A:  My adviser, Assistant Professor Buyung Agusdinata, has been very supportive. He always has a lot of ideas to share with me, and we explore those ideas together. He also understands that things change in my life, and there are times I need to slow down. He gives me the space and time to recover. He also gives suggestions and recommendations for scholarships, career opportunities and just life in general. I really appreciate the support I received from him during my journey. 

Q: What’s the best piece of advice you’d give to those still in school?

A:  PhD study is a marathon; it takes time, so don't rush. Also, when you enter the sustainability PhD program, start thinking about the research you want to focus on and the research question you want to answer. Without a clear focus, you may struggle or get lost because there are a lot of complex problems and system elements involved in the sustainability field. Gather clear research questions and communicate with advisers or other professors that are relevant to your research. They can give you clear recommendations for the questions you are researching.

Ashley Richards

Communications Specialist , School for the Future of Innovation in Society


Army veteran and Health Solutions grad aims to be a changemaker in future physical therapy career

December 8, 2021

Editor's note: This story is part of a series of profiles of notable fall 2021 graduates.

U.S. Army veteran John Wynkoop had two separate but related experiences that set him on his path toward changing the future of health. John Wynkoop John Wynkoop says he was drawn both to ASU's kinesiology program and the university's rapport with the veteran community. Download Full Image

His first was as an active-duty service member, when he met a couple of physical therapists who worked with him and other soldiers.

“They made a lasting impression and showed me there is more than just a practitioner-patient relationship when it comes to the health care system,” Wynkoop said. “It’s really about forming a connection based on relatability and compassion.”

His second was as a military veteran and was far less positive.

“I have had very poor experiences dealing with the Veterans Administration health care services, and I want to find ways to improve it for others. I would love to give back to the veteran population and ensure they are getting the treatment they deserve,” he said.

Those polar-opposite experiences with health care and a move to Mesa to help out his mom led him to Arizona State University.

“After I got out of the Army, I researched which degrees would set me up for success to pursue a physical therapy program, and I found kinesiology,” he said. “The other reason I chose ASU was its rapport with the veteran community due to the lasting legacy of Pat Tillman.”

As an ASU student, Wynkoop has taken advantage of every opportunity to help realize his goal of becoming a physical therapist who would make a difference. He was a teaching assistant, worked as many clinical hours as he could, maintained a 4.0 grade-point average and still found time to volunteer for Mikey’s League, a local nonprofit that provides sports programming for people of all ages, regardless of their abilities or limitations.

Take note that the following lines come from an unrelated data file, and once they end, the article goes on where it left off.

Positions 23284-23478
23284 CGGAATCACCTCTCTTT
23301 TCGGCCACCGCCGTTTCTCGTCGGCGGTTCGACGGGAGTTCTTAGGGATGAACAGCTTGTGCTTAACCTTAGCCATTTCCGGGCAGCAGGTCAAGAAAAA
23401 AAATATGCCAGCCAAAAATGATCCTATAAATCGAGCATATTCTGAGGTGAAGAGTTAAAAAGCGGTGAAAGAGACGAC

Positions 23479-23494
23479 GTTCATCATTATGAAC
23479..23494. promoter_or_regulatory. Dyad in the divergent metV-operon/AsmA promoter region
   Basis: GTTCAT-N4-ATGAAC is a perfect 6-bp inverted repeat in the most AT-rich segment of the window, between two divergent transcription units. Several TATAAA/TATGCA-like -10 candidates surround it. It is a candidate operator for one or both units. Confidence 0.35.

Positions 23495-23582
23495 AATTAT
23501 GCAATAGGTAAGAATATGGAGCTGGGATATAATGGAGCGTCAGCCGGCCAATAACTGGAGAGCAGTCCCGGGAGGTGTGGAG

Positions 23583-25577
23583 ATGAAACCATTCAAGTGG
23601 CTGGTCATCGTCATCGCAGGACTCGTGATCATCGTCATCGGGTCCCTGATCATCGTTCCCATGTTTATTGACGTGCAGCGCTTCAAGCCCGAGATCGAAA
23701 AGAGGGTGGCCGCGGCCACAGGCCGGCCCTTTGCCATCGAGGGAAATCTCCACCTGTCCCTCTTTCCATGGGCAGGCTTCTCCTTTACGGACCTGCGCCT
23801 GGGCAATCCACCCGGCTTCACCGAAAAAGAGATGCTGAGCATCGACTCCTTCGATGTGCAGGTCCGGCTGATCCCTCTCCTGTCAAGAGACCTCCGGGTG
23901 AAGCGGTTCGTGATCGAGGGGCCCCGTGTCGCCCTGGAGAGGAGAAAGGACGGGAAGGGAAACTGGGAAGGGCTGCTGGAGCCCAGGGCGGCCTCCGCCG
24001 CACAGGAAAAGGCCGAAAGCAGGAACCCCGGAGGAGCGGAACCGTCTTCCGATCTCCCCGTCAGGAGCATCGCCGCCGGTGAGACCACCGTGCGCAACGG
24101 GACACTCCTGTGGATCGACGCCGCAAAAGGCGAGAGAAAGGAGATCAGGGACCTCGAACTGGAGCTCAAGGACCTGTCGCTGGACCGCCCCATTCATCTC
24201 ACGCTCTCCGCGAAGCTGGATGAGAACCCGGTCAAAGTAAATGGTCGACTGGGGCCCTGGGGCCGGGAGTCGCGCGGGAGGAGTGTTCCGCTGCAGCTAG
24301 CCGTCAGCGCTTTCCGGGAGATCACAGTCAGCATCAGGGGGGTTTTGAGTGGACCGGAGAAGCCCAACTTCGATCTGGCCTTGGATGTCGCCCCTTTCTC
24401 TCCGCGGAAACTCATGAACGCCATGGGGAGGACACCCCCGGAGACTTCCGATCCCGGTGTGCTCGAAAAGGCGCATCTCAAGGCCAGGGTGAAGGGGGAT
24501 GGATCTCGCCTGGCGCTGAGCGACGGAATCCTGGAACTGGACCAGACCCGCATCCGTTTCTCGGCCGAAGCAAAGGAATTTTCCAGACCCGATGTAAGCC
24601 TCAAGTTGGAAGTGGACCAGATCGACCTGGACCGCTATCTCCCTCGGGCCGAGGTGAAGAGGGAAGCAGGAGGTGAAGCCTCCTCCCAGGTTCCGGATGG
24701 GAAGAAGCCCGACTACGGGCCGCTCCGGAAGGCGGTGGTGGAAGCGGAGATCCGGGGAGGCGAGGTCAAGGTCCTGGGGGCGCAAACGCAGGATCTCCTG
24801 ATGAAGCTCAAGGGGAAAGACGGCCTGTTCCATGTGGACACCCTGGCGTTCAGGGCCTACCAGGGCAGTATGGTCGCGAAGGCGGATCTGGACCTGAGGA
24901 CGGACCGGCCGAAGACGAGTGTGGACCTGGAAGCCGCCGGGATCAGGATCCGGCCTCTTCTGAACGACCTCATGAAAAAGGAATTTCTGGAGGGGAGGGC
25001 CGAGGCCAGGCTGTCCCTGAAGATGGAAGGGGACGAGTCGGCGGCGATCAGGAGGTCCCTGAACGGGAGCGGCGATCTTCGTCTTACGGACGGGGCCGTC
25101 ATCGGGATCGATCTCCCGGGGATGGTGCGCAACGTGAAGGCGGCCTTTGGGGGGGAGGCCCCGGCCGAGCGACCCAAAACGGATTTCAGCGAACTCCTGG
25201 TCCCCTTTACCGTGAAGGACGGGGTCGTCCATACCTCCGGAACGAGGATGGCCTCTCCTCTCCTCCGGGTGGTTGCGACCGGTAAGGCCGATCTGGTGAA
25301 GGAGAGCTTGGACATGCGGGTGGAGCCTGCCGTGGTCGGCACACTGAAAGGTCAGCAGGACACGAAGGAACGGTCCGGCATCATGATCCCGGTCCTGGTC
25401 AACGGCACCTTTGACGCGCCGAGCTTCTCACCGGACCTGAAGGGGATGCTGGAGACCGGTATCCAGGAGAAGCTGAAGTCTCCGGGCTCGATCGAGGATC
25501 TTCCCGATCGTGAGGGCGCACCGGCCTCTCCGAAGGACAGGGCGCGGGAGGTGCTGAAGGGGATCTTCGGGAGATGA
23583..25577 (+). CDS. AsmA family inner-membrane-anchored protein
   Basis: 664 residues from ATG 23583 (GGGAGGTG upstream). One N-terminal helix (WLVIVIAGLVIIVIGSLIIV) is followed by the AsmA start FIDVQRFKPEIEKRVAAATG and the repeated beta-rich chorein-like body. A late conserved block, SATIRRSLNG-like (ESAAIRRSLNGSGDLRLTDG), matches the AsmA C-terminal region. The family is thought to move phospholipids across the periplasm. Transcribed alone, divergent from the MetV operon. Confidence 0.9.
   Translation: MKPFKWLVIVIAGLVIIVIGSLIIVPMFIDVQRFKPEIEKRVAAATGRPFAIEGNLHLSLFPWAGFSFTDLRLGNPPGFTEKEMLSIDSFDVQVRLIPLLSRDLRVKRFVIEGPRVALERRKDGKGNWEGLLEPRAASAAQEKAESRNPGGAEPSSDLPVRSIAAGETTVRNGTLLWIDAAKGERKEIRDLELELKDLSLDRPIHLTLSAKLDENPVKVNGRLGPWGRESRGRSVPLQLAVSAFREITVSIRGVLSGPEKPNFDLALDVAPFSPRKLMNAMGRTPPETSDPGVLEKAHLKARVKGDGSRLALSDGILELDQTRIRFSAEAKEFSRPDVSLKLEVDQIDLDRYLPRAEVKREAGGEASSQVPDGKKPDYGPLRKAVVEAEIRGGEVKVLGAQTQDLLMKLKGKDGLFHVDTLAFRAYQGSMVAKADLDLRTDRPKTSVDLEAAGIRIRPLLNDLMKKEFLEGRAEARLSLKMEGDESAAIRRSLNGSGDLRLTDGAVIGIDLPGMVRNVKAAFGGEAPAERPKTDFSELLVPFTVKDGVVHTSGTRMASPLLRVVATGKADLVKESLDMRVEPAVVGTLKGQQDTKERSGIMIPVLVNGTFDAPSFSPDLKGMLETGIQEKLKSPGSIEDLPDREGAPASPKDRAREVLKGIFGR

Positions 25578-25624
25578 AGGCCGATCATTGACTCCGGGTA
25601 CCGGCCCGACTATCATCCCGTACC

“Sports is a way for individuals to experience triumph, which can ensure they’re successful throughout life no matter what obstacles they may face. And Mikey’s League helps break down stereotypes and assumptions about people who have different abilities,” he said. “Being able to volunteer with this organization has taught me how to communicate and teach in multiple ways to ensure success, which I think will be valuable when I become a physical therapist.”

And that’s what changing health care is all about — communication and compassion, he said.

“When approaching health and impacting others, you have to have an open mind and place yourself in other people’s shoes to see how they view health and approach it that way. I think people fall into a trap of thinking that just because they are active or healthy, it should be easy for others to do the same exact thing, and that is simply not true,” Wynkoop said.

Wynkoop graduates this December with a Bachelor of Science in kinesiology. Learn more about his experience at ASU and his plans for the future:

Question: Which professor taught you the most important lesson while at ASU?

Answer: Kristin Hoffner (College of Health Solutions principal lecturer in kinesiology) taught me the most important lesson while at ASU: No matter how old you are, everyone has life experiences to share and shouldn’t be discredited.

Q: What’s the best piece of advice you’d give to those still in school?

A: Don’t let adversity define you as an individual. If you fail at something, don’t let that define you. Learn from your failure and come back stronger and ensure it does not happen again.

Q: What was your favorite spot on campus, whether for studying, meeting friends or just thinking about life?

A: My favorite spot to study, especially during the fall months, was sitting outside of Health North at the Downtown Phoenix campus and enjoying the weather.

Q: What are your plans after graduation?

A: I was accepted into the physical therapy program at A.T. Still to pursue my doctorate in physical therapy.

Q: If someone gave you $40 million to solve one problem on our planet, what would you tackle?

A: Unfortunately I do not think there is enough money in the world that can change an individual’s mindset away from hate and ignorance and more toward love and respect.